JUBBULPORE, or Jabalpur, a city, district, and division of British India in the Central Provinces. The city is 616 m. N.E. of Bombay by rail, and 220 m. S.W. of Allahabad. Pop. (1901), 90,316. The numerous gorges in the neighbouring rocks have been taken advantage of to surround the city with a series of lakes, which, shaded by fine trees and bordered by fantastic crags, add much beauty to the suburbs. The city itself is modern, and is laid out in wide and regular streets. A streamlet separates the civil station and cantonment from the native quarter; but, though the climate is mild, a swampy hollow beneath renders the site unhealthy for Europeans. Formerly the capital of the Saugor and Nerbudda territories, Jubbulpore is now the headquarters of a brigade in the 5th division of the southern army. It is also one of the most important railway centres in India, being the junction of the Great Indian Peninsula and the East Indian systems. It has a steam cotton-mill. The government college educates for the science course of the Allahabad University, and also contains law and engineering classes; there are three aided high schools, a law class, an engineering class and normal schools for male and female teachers. A native association, established in 1869, supports an orphanage, with help from government. A zenana mission manages 13 schools for girls. Waterworks were constructed in 1882.
The District Of Jubbulpore lies on the watershed between the Nerbudda and the Son, but mostly within the valley of the former river, which here runs through the famous gorge known as the Marble rocks, and falls 30 ft. over a rocky ledge (the Dhuan dhar, or "misty shoot"). Area, 3912 sq. m. It consists of a Jong narrow plain running north-east and south-west, and shut in on all sides by highlands. This plain, which forms an offshoot from the great valley of the Nerbudda, is covered in its western and southern portions by a rich alluvial deposit of black cotton-soil. At Jubbulpore city the soil is sandy, and water plentiful near the surface. The north and east belong to the Ganges and Jumna basins, the south and west to the Nerbudda basin. In 1901 the population was 680,585, showing a decrease of 9% since 1891, due to the results of famine. The principal crops are wheat, rice, pulse and oil-seeds. A good deal of ironsmelting with charcoal is carried on in the forests, manganese ore is found, and limestone is extensively quarried. The district is traversed by the main railway from Bombay to Calcutta, and by new branches of two other lines which meet at Katni junction. Jubbulpore suffered severely in the famine of 1896-1897, the distress being aggravated by immigration from the adjoining native states. Fortunately the famine of 1900 was less severely felt.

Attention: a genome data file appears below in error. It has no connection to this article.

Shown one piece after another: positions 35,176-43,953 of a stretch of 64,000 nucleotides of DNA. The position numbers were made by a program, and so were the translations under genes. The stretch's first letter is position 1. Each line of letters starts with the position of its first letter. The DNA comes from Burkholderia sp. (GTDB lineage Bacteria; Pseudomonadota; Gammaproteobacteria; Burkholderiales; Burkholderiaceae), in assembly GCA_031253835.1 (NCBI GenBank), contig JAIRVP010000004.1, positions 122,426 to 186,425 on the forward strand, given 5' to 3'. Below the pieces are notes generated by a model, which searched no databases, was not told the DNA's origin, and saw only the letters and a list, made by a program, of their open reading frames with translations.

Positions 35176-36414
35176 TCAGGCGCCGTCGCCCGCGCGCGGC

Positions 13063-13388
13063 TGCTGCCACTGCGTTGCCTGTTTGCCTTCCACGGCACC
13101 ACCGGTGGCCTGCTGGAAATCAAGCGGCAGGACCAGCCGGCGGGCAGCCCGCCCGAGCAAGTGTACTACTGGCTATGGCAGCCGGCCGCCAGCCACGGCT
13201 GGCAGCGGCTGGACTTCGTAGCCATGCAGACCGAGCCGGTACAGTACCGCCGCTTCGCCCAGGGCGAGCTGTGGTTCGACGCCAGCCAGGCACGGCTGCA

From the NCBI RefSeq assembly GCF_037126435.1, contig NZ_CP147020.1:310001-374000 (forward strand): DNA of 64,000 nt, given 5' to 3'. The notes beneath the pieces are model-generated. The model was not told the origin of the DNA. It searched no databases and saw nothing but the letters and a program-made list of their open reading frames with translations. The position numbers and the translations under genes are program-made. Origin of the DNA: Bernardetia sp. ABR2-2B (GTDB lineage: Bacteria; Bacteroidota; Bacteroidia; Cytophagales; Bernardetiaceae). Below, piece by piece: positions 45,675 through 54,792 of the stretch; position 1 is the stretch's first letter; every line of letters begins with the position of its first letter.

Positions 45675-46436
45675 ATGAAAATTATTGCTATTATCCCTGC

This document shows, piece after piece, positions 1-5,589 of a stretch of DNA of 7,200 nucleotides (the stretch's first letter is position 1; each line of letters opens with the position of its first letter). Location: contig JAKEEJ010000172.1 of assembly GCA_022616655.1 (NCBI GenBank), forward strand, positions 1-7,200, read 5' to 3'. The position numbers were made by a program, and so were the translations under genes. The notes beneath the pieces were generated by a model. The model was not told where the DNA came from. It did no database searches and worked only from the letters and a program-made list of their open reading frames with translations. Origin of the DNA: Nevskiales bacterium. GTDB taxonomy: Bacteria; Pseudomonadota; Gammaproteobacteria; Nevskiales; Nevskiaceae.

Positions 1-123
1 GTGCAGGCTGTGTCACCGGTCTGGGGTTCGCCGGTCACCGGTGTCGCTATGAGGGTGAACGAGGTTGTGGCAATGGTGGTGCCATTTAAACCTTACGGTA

The early history of Jubbulpore is unknown; but inscriptions record the existence during the iith and 12th centuries of a local line of princes of that Haihai race which is closely connected with the history of Gondwana. In the 16th century the Gond raja of Garha Mandla extended his power over fifty-two districts, including the present Jubbulpore. During the minority of his grandson, Asaf Khan, the viceroy of Kara Manikpur, conquered the Garha principality and held it at first as an independent chief. Eventually he submitted to the emperor Akbar. The Delhi power, however, enjoyed little more than a nominal supremacy; and the princes of Garha Mandla maintained a practical independence until their subjugation by the Mahratta governors of Saugor in 1781. In 1798 the peshwa granted the Nerbudda valley to the Bhonsla princes of Nagpur, who continued to hold the district until the British occupied it in 1818.
The Division Of Jubbulpore lies mainly among the Vindhyan and Satpura hill systems. It comprises the five following districts: Jubbulpore, Saugor, Damoh, Seoni and Mandla. Area, 18,950 sq. m,; pop. (1901), 2,081,499.
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